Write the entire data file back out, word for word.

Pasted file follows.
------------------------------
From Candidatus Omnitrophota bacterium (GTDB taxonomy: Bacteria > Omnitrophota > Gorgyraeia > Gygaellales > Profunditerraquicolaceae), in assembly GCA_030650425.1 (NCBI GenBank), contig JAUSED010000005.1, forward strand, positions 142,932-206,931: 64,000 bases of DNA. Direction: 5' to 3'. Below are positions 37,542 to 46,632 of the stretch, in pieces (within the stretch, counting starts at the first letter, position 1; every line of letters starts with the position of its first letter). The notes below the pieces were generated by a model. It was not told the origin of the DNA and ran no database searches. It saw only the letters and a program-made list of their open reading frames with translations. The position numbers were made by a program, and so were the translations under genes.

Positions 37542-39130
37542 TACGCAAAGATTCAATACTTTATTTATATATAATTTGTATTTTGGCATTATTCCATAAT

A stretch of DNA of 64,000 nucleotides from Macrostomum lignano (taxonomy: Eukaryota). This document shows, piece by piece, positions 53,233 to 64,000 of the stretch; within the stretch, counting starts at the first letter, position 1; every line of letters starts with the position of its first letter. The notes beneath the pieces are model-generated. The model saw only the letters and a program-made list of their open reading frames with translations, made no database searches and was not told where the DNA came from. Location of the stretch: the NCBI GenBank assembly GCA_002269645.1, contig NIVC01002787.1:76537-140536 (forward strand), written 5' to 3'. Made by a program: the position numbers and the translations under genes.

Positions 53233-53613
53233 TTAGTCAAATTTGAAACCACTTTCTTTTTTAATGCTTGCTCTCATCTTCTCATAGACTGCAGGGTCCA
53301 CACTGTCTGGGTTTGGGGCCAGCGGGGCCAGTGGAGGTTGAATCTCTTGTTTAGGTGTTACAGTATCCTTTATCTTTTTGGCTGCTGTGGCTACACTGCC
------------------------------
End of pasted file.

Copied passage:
From Candidatus Omnitrophota bacterium (GTDB taxonomy: Bacteria > Omnitrophota > Gorgyraeia > Gygaellales > Profunditerraquicolaceae), in assembly GCA_030650425.1 (NCBI GenBank), contig JAUSED010000005.1, forward strand, positions 142,932-206,931: 64,000 bases of DNA. Direction: 5' to 3'. Below are positions 37,542 to 46,632 of the stretch, in pieces (within the stretch, counting starts at the first letter, position 1; every line of letters starts with the position of its first letter). The notes below the pieces were generated by a model. It was not told the origin of the DNA and ran no database searches. It saw only the letters and a program-made list of their open reading frames with translations. The position numbers were made by a program, and so were the translations under genes.

Positions 37542-39130
37542 TACGCAAAGATTCAATACTTTATTTATATATAATTTGTATTTTGGCATTATTCCATAAT

A stretch of DNA of 64,000 nucleotides from Macrostomum lignano (taxonomy: Eukaryota). This document shows, piece by piece, positions 53,233 to 64,000 of the stretch; within the stretch, counting starts at the first letter, position 1; every line of letters starts with the position of its first letter. The notes beneath the pieces are model-generated. The model saw only the letters and a program-made list of their open reading frames with translations, made no database searches and was not told where the DNA came from. Location of the stretch: the NCBI GenBank assembly GCA_002269645.1, contig NIVC01002787.1:76537-140536 (forward strand), written 5' to 3'. Made by a program: the position numbers and the translations under genes.

Positions 53233-53613
53233 TTAGTCAAATTTGAAACCACTTTCTTTTTTAATGCTTGCTCTCATCTTCTCATAGACTGCAGGGTCCA
53301 CACTGTCTGGGTTTGGGGCCAGCGGGGCCAGTGGAGGTTGAATCTCTTGTTTAGGTGTTACAGTATCCTTTATCTTTTTGGCTGCTGTGGCTACACTGCC